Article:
To examine the Supreme Court's interpretation of these Constitutional principles and the various methodologies upon which the court has relied.
To illuminate alternative interpretations by examining a broad range of interpretive methodologies and their consequences for women and people of color. Methodologies considered will include Textualism, Original Intent, Purposivist Theory, Representation Reinforcement, Republicanism, Pragmatism, and especially Radical Feminism and Critical Race Theory. We will accomplish the first two goals primarily through our study and discussion of Constitutional Law: Themes for the Constitution's Third Century by Farber, Eskridge, and Frickey.
To examine the practical impact of Supreme Court decision-making in the broader political system. We will accomplish this primarily through our study and discussion of The Hollow Hope: Can Courts Bring about Social Change? by Rosenberg.
To equip you to enter intelligently into the current policy debates over hot-topic issues involving racial discrimination, sex discrimination, equal opportunity, affirmative action, abortion, pornography, privacy rights, hate speech, political correctness, etc. We will accomplish this through our classroom discussions and through your research and writing. These issues are all difficult, and they are worth arguing in a setting that respects accuracy, intelligence, integrity, and difference and eschews the bumper stickers and sound bites that reduce political discourse to a rant. Don't be surprised if you leave this class less sure of what you think than you began. Certainty is often a product of ignorance.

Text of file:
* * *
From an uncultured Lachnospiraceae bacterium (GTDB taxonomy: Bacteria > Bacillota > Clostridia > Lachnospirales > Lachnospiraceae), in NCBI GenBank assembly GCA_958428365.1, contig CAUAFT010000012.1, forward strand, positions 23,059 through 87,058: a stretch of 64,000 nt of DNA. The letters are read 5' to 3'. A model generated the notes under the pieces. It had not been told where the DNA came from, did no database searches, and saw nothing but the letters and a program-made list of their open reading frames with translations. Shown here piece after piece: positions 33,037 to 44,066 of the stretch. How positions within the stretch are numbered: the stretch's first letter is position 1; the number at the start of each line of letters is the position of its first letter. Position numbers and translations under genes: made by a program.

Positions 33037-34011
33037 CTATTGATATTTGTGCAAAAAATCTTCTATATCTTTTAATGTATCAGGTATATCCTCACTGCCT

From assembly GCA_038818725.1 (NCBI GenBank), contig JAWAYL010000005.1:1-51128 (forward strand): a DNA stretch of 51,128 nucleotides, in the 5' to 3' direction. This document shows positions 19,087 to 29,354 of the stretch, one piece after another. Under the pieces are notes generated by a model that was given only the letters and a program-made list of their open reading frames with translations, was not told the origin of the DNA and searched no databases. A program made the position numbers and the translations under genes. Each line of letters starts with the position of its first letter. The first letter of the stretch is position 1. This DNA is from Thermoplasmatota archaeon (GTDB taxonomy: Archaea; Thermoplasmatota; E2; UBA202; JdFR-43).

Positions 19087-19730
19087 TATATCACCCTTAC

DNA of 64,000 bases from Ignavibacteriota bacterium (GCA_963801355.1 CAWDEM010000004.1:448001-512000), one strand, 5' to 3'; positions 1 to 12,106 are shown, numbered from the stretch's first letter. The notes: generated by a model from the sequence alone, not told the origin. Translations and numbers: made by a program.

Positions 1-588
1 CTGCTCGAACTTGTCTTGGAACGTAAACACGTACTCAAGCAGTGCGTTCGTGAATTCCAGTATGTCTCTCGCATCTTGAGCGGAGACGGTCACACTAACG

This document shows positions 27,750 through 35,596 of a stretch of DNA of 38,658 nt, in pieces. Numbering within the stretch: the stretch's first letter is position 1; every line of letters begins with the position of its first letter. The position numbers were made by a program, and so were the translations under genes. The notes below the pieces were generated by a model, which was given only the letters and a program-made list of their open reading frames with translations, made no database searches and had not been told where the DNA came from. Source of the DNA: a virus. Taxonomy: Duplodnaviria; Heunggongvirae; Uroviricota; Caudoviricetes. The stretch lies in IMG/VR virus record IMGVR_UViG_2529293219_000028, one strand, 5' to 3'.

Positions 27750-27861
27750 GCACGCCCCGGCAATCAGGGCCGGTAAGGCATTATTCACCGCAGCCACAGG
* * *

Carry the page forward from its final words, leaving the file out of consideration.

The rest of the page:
- Attendance & Class Participation: Students are expected to attend all classes and to complete all assignments prior to class time on the day for which they are assigned. You should read carefully and be prepared to discuss the assignments intelligently. As an extra inducement to thoughtful participation in class, 20% of the final grade attaches to that participation. To protect your right to make up any missed work, even officially excused absences must be communicated to me in advance. No specific portion of the course grade is assigned to attendance per se, but attendance is the minimum condition related to your participation grade.
- Quizzes: There will be three quizzes covering the assigned reading and discussion. Each quiz will count for 10 percent of the course grade. Quizzes may or may not be announced in advance. For the purposes of quizzes you may bring and use unlimited notes and briefs so long as they are composed by you. Quizzes and preparation for quizzes are conducted on an honor system. In each instance, you will be required to certify that you have not accepted aid from another student, given aid to another student, or used notes or materials except those composed by you. Study groups and group preparation for quizzes are encouraged, but duplicated "group notes" or "group briefs" may not be used during quizzes.